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Facebook Rebranding to Meta

By Marianna Mabanag

Earlier this month, rumors quickly spread throughout the internet that a popular company and social media platform was undergoing an entire rebranding process. On October 28, Facebook officially launched Meta, changing their company name to show their commitment in bringing the metaverse to life.

Although metaverses aren’t new, many individuals have no clue what they might entail. According to Global News, this broad term is used to refer to shared virtual world environments that many other individuals can access via the internet. This next stage in internet development can be a huge step ahead of other companies for Facebook since it’s taking internet use to the next level. Instead of just connecting with others through a screen, we will soon be able to connect on a much deeper and complex level. With this new platform change, we will soon see online spaces being created where people’s interactions are more multi-dimensional, allowing the users to immerse themselves in the digital content rather than viewing it.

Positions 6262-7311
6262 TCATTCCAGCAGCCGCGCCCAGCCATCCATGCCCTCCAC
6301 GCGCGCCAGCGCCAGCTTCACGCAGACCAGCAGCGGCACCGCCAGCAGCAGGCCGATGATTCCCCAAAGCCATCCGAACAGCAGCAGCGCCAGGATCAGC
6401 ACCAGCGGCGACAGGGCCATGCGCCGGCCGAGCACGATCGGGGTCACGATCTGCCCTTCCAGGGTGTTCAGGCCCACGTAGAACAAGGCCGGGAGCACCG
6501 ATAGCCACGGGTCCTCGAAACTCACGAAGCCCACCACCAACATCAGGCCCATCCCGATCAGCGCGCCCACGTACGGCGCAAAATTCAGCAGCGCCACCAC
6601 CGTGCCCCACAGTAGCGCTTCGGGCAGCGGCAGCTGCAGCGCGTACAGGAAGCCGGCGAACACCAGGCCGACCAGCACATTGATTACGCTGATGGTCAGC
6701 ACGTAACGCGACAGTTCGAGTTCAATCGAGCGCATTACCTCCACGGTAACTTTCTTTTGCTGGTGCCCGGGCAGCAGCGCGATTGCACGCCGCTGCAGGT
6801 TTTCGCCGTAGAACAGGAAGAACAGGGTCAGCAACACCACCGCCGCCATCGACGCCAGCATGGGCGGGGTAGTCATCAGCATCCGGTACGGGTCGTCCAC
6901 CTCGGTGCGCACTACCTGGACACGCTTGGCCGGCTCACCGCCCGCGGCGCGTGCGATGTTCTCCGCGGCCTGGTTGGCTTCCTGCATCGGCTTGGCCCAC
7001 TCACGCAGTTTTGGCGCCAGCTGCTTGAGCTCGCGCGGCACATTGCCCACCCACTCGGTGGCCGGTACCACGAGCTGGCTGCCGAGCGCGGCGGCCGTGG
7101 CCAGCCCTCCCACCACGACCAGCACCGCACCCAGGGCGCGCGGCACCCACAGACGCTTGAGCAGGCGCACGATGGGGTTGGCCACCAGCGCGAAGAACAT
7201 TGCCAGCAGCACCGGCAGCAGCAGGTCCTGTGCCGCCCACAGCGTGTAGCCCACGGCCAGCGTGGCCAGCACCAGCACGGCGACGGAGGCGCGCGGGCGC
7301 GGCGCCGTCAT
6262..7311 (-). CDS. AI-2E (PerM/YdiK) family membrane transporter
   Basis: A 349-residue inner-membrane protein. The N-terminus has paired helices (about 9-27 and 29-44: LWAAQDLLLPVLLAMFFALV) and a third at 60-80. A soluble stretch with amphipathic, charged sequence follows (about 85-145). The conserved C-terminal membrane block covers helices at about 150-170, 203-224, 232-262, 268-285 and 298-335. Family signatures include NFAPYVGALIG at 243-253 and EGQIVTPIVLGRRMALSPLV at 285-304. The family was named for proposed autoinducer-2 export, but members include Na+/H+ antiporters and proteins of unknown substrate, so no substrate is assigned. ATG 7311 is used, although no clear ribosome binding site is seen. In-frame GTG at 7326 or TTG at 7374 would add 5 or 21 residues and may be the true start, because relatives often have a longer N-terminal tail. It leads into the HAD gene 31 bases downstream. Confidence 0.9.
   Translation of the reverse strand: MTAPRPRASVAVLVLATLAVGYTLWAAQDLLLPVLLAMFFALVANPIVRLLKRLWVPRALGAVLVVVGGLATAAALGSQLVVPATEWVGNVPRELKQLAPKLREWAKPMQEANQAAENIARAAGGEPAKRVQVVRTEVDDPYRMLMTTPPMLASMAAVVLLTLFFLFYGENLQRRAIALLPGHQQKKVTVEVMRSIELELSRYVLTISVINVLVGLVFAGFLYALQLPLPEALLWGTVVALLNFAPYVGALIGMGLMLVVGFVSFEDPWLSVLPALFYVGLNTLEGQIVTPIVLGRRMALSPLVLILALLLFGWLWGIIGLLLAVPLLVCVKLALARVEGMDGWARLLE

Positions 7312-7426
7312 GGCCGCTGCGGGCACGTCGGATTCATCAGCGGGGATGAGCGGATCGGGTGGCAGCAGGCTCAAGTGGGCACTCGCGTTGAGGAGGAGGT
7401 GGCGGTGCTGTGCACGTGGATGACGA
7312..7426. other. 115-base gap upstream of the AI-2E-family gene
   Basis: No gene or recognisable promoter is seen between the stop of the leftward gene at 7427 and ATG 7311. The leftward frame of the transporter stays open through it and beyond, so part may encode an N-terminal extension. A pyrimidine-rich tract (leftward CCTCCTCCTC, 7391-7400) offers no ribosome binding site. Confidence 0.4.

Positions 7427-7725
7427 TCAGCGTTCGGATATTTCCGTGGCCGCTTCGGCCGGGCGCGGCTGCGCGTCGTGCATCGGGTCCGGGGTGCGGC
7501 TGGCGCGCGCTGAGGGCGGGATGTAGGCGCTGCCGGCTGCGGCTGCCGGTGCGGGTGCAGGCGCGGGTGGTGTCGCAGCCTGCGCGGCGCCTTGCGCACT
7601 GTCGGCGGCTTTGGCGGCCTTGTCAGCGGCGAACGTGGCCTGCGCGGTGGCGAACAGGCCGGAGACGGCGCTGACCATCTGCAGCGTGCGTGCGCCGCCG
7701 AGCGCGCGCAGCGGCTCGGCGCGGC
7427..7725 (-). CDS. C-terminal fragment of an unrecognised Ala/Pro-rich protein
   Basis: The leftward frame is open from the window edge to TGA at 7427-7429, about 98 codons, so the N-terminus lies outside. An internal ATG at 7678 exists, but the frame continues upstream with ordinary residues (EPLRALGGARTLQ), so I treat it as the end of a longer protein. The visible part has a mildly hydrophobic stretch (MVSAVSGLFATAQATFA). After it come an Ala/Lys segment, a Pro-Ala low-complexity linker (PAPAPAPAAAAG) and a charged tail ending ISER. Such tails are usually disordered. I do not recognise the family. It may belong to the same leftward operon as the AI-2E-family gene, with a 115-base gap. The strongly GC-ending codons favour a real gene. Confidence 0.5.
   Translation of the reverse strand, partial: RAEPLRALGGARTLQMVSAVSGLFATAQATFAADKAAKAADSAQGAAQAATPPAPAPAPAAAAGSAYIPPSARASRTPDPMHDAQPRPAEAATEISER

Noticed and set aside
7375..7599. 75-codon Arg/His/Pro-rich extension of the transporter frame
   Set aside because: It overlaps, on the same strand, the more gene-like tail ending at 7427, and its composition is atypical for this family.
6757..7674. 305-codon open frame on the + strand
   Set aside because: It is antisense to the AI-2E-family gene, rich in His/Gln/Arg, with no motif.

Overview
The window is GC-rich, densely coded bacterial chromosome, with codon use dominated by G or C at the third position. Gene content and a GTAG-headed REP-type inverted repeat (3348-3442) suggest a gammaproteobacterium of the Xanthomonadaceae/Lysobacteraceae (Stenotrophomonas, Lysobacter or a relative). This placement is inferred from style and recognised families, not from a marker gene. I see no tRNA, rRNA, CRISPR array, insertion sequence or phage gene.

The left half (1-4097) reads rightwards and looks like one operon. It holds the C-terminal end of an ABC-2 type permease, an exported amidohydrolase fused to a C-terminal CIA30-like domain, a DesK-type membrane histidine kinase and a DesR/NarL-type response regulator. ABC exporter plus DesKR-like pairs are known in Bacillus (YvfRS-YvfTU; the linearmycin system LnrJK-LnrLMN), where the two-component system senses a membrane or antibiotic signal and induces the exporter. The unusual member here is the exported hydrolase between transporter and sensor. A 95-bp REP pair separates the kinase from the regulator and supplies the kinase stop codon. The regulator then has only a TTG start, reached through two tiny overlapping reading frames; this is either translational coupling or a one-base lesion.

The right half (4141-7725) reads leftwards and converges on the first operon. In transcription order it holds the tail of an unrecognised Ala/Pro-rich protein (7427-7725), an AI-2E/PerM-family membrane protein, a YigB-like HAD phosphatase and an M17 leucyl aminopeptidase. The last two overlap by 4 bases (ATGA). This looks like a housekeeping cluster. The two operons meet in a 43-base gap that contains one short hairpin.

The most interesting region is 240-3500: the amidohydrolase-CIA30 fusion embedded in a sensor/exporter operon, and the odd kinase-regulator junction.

By rebranding and changing the overall approach to the internet, Meta is hoping to increase opportunities for its users to socialize, learn and collaborate with others. With the utilization of virtual reality, augmented reality and more, there will be an abundance of different ways that users can interact with each other. As stated by Facebook, Meta will be a collective project that will no longer be run by just one company, but instead, will be created by the users all over the world.

As the Wall Street Journal mentions, it’s fairly typical for companies to undergo a rebranding when they want to change their focus from one area to becoming a bigger umbrella encompassing a broader identity. For example, Google did this with Alphabet years ago. By doing this, Meta will be able to provide a space for companies to have an endless interconnected community that can be utilized for marketing however they see fit best for them. In addition to companies benefiting, talent will also have the opportunity to take advantage of the social media aspect of Meta and grow their brand. Zuckerburg is aiming to gain another 1 billion users in the next decade, and this growth in users can allow everyone to work and create products or content, ultimately resulting in millions of jobs for creators.

Aside from skeptics believing the rebrand is only a distraction from harmful Facebook algorithms, this change could also negatively impact creators and talent who utilize this platform for their career. With the projection of another billion users and the anticipation of millions of creators on the platform, current Facebook creators may find a hard time standing out from new incoming talent.

Change can be good, no matter what it applies to. But with all the good, it can also have negative effects on others. So what do you think? Are you excited to join the metaverse?

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